With access to so much information right at our fingertips, it’s hard to differentiate between good and bad advice. The same holds true for buying a home. Whatever you’ve heard before, check to make sure you aren’t following one of these common real estate myths.
Myth #1: First, you just need to start looking.
Absolutely don’t do this. Before you begin to search houses on the market, get all your ducks in a row. Buying a house is a process with armfuls of paperwork and tasks. Make sure your credit score is in good shape prior to house hunting. Additionally, get pre-approved for a mortgage before browsing through the market. You don’t want to find your perfect house and then have to scramble to get everything lined up to start the official buying process.
Myth #2: A 30 year mortgage rate is always the wisest option.
Sure, a 30 year mortgage rate will keep your monthly payments in a more reasonable amount than a shorter term. But in the long run, you will end up paying more in interested than a 15 or seven year plan. Consider how long you plan to live in the house. If moving in the next ten years seems like a possibility, chose opt for a short term mortgage rate.
Myth #3: The only cost you need to worry about now is the down payment.
Think again! Buying a house has several additional fees not included in the down payment. When you are setting everything in order before house hunting, remember to include items such as taxes, inspections, credit reports, and other fees into your estimated expenses.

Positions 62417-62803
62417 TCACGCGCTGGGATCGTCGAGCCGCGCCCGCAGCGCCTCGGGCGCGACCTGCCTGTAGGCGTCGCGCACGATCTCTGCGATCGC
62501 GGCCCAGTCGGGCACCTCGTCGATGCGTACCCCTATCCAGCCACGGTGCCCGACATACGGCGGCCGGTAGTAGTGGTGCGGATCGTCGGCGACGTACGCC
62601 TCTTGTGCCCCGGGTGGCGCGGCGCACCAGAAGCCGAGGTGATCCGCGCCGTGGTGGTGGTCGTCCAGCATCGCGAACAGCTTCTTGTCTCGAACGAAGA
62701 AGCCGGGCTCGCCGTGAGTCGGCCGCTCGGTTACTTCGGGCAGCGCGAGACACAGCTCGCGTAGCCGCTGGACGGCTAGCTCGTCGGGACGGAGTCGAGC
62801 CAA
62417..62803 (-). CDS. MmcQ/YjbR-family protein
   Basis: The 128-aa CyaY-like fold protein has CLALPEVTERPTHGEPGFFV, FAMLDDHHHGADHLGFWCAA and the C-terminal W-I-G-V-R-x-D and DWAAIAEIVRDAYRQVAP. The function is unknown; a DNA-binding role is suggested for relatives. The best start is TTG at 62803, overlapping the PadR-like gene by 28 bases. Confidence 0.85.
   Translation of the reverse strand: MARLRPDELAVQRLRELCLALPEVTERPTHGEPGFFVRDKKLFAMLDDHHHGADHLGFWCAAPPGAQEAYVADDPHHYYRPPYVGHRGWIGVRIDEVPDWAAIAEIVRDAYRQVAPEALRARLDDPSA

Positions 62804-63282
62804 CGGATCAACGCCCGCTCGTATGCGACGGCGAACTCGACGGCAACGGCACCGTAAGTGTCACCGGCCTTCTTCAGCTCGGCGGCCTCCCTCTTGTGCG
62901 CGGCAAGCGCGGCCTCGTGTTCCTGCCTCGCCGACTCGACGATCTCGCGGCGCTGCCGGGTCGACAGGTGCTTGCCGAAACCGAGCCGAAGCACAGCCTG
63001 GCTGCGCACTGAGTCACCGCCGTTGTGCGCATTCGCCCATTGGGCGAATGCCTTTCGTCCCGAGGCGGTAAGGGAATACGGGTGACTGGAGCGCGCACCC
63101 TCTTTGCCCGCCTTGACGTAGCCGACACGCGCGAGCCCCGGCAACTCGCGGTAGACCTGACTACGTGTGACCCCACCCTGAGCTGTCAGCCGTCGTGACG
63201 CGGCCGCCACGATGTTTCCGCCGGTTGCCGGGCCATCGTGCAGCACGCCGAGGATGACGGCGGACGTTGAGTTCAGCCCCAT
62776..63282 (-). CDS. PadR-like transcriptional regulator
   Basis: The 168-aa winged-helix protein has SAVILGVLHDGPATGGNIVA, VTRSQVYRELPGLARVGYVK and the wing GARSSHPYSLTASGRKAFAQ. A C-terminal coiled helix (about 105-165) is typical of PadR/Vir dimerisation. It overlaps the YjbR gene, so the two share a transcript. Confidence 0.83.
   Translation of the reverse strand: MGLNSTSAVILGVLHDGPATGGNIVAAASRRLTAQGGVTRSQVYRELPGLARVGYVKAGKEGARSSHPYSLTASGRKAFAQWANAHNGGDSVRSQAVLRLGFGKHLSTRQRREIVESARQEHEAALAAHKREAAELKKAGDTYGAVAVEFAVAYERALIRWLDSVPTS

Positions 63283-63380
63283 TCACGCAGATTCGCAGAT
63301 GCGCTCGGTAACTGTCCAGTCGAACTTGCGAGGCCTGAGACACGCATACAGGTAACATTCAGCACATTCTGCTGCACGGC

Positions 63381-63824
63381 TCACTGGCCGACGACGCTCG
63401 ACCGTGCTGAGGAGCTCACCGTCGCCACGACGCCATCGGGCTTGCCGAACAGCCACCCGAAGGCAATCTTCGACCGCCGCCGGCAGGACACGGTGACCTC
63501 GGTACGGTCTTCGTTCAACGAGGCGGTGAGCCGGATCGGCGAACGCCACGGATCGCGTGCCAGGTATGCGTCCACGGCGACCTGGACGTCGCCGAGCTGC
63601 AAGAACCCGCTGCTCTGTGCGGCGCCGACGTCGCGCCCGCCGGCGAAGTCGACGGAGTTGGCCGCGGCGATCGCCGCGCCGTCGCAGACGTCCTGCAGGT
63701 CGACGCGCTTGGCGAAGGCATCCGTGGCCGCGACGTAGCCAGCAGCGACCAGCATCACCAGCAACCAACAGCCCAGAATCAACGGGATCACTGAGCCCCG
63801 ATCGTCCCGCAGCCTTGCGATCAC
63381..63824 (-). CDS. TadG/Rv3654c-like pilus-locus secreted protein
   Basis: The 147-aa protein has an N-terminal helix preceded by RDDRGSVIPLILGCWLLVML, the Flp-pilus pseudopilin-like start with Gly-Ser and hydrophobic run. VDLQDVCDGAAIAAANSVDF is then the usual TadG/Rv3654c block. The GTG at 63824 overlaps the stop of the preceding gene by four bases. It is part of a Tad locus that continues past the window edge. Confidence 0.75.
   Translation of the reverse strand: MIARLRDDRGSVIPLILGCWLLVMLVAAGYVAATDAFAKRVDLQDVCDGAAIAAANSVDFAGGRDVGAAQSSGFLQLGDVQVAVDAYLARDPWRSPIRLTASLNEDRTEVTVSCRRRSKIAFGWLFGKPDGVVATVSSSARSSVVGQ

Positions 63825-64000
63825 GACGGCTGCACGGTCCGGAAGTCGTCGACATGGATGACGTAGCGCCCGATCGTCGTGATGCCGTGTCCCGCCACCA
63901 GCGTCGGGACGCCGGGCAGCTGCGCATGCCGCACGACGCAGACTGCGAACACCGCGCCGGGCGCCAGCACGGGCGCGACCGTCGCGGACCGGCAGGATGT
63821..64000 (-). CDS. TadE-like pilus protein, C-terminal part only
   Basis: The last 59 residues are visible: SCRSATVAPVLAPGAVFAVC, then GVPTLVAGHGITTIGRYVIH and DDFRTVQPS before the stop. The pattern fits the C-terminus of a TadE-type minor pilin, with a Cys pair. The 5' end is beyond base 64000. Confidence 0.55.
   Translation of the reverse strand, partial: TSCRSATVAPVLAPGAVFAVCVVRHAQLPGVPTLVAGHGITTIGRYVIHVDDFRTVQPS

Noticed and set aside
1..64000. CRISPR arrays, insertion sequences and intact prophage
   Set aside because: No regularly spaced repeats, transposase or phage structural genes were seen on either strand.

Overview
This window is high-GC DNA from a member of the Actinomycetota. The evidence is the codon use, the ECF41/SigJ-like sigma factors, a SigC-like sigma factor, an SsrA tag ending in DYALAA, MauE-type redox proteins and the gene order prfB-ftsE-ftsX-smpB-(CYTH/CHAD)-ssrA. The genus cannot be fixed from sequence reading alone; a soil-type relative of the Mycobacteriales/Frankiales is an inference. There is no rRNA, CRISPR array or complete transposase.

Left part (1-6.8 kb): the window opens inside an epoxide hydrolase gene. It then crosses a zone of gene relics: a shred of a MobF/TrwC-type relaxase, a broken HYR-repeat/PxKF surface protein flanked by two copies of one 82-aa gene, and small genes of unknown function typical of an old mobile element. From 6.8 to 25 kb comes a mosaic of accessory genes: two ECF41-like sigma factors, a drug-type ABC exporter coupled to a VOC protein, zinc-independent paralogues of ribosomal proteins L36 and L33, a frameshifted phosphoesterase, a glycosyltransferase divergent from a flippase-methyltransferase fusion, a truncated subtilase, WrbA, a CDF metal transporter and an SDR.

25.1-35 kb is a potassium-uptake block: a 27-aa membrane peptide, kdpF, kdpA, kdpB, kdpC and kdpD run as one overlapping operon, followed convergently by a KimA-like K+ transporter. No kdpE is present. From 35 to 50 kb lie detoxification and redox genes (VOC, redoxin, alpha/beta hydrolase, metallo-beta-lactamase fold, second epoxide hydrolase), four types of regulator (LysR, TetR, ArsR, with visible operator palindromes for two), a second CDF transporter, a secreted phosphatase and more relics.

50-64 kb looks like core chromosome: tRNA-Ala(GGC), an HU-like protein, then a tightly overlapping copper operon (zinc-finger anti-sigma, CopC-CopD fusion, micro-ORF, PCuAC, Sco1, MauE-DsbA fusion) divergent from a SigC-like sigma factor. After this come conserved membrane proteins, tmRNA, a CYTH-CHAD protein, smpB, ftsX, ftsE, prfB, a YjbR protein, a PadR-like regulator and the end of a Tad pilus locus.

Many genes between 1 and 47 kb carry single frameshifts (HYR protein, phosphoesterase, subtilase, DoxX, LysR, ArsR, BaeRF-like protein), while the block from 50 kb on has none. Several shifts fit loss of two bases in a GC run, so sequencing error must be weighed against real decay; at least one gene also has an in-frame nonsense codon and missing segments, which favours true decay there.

Myth #4: Home inspections aren’t necessary.
Absolutely do not skip this important step. Home inspections can bring to light issues with the house that are not evident to the untrained eye. A seller’s goal is to sell their house. Once that sell is made, any fixes are now on you. Even if you feel pressured to buy quickly and skip the inspection, you might find out your new house has enough problems to be more of a nightmare than a dream.
Myth #5: The asking price is a fixed price.
If you have a good credit score, all your paperwork together, and a pre-approved mortgage then you can haggle out a price. Think of it as buying a car. Use your strengths to help get you a good deal. Plus, another reason why myth #4 should not be followed! If any issues do arise in your home inspection, you can use this another negotiating point.